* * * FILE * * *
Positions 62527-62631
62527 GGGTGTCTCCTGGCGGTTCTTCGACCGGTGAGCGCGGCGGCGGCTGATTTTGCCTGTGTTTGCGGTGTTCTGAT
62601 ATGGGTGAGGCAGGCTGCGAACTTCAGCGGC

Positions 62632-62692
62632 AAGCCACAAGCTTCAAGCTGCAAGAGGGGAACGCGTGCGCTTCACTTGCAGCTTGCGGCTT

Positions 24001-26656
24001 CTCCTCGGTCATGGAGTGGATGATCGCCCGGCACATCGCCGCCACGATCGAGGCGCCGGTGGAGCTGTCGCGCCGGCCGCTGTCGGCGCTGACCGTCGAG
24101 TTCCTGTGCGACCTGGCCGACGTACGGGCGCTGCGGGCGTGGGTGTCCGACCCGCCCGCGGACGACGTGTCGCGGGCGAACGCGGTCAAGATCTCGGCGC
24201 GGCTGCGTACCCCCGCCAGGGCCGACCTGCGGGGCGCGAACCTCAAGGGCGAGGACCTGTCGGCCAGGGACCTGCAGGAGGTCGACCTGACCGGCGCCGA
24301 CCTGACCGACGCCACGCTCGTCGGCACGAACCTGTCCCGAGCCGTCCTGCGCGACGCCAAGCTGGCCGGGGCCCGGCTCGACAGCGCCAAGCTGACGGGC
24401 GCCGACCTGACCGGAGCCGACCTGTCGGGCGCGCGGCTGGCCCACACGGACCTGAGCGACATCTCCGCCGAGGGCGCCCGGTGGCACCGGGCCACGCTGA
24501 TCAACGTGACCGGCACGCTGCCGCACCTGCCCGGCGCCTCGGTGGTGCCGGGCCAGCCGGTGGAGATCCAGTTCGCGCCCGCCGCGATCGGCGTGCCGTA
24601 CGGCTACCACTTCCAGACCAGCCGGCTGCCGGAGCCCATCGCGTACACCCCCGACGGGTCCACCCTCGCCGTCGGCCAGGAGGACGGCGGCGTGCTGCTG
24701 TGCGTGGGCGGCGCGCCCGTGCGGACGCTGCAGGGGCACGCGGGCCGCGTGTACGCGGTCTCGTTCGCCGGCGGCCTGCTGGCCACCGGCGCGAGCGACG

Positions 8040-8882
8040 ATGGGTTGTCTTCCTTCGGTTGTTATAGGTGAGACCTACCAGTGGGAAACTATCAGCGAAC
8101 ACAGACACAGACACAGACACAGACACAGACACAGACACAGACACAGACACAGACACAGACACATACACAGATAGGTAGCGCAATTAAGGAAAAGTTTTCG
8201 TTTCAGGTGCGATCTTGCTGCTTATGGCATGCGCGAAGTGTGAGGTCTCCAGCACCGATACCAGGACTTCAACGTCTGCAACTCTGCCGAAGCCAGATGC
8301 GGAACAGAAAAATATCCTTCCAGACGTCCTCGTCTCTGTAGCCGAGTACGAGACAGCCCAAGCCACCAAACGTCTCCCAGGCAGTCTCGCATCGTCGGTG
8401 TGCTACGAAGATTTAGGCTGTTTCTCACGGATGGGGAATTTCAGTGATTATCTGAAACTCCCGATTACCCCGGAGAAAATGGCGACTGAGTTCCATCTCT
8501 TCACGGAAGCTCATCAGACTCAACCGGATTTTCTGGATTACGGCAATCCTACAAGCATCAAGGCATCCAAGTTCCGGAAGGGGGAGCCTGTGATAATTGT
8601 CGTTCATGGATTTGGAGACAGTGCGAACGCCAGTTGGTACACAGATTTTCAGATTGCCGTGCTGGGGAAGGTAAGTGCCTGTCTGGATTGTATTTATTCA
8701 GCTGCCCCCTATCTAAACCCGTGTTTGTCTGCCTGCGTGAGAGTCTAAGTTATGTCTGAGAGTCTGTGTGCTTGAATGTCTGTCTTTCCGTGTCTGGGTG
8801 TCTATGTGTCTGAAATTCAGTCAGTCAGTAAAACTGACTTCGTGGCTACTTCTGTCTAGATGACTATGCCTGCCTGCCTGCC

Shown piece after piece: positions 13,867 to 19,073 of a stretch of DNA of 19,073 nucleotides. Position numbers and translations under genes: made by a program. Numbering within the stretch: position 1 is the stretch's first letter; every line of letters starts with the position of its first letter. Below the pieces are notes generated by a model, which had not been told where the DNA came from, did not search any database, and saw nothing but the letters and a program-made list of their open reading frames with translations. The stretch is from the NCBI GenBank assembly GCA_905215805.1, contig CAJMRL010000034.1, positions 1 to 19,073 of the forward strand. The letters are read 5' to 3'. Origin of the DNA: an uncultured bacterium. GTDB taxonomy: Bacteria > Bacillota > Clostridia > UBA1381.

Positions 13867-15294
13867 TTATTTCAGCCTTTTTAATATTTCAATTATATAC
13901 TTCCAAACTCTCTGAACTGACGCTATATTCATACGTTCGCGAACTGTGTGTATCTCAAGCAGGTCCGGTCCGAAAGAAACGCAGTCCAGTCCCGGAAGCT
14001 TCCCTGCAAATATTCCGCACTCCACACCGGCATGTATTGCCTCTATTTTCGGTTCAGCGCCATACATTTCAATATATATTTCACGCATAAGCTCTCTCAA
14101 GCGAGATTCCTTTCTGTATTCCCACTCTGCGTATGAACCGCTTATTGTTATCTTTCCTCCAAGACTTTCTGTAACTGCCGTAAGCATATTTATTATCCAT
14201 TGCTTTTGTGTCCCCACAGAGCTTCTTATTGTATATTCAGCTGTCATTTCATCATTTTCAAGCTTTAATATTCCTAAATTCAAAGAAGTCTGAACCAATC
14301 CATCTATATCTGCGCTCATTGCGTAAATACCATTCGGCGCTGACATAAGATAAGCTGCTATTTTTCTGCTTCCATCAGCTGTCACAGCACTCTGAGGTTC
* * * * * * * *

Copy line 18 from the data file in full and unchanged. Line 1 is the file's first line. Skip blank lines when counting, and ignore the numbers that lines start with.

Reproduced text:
8201 TTTCAGGTGCGATCTTGCTGCTTATGGCATGCGCGAAGTGTGAGGTCTCCAGCACCGATACCAGGACTTCAACGTCTGCAACTCTGCCGAAGCCAGATGC